Last time, I argued that the two chief components of Austrian business cycle theory (ABCT)—inconsistent consumption and investment plans engendered by faulty interest rate signals, and reallocation of resources during the bust—could be understood even within a tight framework of rational expectations and ‘equilibrium always’ modeling conventions. I will now tackle the second of these claims.
First, start with the important insight that the point at which resources are destroyed is during the boom. It is during the bust that the errors of malinvestment are realized, but from the moment they are misallocated (i.e. are put to inferior uses due to faulty price signals) society becomes poorer. Once it becomes known that resources have been misallocated, the errors in production plans must be fixed. This process is costly, partially due to the fact that some investment is irreversible. Not all of the value of invested resources can be recouped. In the limit, labor and capital services used in production plans cannot be reallocated; they are simply gone.
What this means is that during the boom, unsustainable current consumption and investment come at the expense of future consumption and investment. As Will Luther and I argue in our paper, “The boom itself shifts down the real output time series by the present discounted value of the lost future wealth, which becomes realized during the recession. Society is forever poorer.” This highlights the fundamental supply-side factors associated with recalculation. Those resources, lost at the point of malinvestment, are taken from the future stock of wealth which has yet to be differentiated into consumption or investment. It is only at the expense of this future wealth that both current consumption and current investment can rise above their sustainable levels.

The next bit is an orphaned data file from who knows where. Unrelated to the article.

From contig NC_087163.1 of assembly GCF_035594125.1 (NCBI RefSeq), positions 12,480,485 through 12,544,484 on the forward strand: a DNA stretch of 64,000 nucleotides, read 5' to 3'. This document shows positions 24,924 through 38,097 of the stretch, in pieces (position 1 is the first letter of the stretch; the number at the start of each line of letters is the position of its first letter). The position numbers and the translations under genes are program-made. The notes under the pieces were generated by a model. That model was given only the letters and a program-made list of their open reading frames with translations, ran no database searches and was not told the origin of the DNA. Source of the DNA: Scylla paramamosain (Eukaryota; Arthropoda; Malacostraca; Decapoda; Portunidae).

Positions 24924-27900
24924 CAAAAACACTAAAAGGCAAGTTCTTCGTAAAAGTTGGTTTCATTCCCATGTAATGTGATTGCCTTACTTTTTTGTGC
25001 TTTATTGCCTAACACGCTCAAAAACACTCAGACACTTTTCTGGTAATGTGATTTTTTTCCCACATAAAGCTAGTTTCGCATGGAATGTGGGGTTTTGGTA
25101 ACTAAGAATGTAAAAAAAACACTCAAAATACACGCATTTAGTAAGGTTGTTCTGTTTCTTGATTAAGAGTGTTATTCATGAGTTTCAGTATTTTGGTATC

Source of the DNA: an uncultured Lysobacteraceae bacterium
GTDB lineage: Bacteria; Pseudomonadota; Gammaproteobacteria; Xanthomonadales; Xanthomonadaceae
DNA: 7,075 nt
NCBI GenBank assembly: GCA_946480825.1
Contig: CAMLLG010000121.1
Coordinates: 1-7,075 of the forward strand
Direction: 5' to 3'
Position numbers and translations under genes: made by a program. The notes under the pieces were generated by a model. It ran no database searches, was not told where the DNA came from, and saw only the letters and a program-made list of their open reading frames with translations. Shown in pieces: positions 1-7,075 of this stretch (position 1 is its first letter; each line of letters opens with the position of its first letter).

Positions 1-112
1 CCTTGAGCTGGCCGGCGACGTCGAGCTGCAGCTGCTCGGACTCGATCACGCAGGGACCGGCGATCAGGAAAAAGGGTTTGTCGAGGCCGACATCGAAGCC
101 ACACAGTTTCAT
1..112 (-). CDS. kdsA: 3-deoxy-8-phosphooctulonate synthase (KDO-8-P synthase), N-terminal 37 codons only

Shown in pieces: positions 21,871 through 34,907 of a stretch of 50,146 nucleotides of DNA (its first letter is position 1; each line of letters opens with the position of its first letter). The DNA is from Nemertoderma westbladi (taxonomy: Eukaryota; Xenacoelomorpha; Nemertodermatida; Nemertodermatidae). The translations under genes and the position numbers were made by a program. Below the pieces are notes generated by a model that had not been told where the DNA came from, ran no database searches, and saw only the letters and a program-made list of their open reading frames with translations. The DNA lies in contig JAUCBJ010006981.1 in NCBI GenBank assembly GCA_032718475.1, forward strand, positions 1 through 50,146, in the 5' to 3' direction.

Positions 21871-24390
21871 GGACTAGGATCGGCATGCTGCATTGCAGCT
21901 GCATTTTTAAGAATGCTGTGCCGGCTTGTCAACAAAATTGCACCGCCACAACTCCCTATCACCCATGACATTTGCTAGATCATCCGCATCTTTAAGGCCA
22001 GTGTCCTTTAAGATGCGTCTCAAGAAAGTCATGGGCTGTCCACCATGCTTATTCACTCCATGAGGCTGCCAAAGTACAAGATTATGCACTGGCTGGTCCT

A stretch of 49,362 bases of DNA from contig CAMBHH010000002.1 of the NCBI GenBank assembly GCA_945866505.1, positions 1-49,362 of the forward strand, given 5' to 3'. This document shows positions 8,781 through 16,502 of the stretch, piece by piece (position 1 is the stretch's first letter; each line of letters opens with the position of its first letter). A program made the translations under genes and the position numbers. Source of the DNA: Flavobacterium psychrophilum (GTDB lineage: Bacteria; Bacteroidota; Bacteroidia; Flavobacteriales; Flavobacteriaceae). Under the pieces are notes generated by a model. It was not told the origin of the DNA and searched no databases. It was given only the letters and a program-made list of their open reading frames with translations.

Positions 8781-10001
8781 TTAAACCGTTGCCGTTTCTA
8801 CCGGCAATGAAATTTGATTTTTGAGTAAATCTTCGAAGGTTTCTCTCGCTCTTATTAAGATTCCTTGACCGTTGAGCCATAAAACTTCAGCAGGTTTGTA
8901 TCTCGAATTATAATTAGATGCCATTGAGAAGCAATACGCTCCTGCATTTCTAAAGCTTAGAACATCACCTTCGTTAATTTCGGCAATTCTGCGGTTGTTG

Thus there is nothing in the Austrian story that cannot be told according to the conventions of New Classical economics. The question still remains, “Is this the best way to tell the Austrian story?” This depends on what kinds of explanations one finds convincing. Some economists are comfortable with eschewing equilibrium analysis, to better focus on the implications of radical subjectivism and constant flux in the market process. Some are only satisfied with stories that explicitly incorporate strong conceptions of rationality and equilibrium. Telling an ABCT story in this manner is not intended to be the final word, the ‘one true theory’ in the Wicksell-Mises-Hayek line. Instead, it is intended to show that, even in a sub-paradigm of economic analysis, seemingly unhospitable to ABCT, a consistent ABCT story can be told.